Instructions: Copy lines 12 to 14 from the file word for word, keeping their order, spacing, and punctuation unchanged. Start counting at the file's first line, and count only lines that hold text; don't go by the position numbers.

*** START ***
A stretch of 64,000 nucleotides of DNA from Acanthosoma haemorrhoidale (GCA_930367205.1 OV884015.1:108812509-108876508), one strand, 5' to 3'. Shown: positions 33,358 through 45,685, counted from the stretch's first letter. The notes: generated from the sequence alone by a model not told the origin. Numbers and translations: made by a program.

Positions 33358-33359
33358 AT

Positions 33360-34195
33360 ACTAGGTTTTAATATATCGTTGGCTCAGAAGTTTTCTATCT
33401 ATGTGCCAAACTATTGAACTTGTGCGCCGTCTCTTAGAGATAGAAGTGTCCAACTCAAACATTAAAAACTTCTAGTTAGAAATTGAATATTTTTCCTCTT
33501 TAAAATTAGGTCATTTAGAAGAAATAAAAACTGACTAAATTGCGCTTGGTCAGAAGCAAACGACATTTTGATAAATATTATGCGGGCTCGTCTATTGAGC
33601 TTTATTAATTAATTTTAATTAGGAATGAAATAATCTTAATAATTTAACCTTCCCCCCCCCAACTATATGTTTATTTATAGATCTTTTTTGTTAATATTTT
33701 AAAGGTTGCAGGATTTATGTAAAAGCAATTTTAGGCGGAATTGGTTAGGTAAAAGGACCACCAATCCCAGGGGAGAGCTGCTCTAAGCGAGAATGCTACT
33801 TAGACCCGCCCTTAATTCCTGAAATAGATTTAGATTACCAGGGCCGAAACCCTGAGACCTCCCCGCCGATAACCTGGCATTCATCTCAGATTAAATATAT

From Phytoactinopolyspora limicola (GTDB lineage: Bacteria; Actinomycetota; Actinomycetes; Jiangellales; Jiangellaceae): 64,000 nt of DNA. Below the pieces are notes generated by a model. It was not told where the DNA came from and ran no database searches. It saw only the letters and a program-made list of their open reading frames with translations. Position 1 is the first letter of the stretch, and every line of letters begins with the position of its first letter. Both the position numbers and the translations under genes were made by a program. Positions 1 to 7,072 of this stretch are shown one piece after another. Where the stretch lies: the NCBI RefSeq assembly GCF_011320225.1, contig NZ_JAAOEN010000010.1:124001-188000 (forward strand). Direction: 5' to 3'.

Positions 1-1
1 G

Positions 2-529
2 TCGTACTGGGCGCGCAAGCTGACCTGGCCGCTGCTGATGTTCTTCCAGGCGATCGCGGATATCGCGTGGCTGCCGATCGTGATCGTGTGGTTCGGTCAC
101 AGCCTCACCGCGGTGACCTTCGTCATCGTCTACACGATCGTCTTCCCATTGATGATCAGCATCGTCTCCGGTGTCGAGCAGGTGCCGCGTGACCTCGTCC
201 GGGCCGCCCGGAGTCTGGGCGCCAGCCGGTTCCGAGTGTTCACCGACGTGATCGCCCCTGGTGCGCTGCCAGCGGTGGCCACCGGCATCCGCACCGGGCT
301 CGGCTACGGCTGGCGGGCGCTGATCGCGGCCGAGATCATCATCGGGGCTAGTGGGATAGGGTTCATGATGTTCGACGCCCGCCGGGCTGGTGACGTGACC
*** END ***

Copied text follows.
Positions 1-1
1 G

Positions 2-529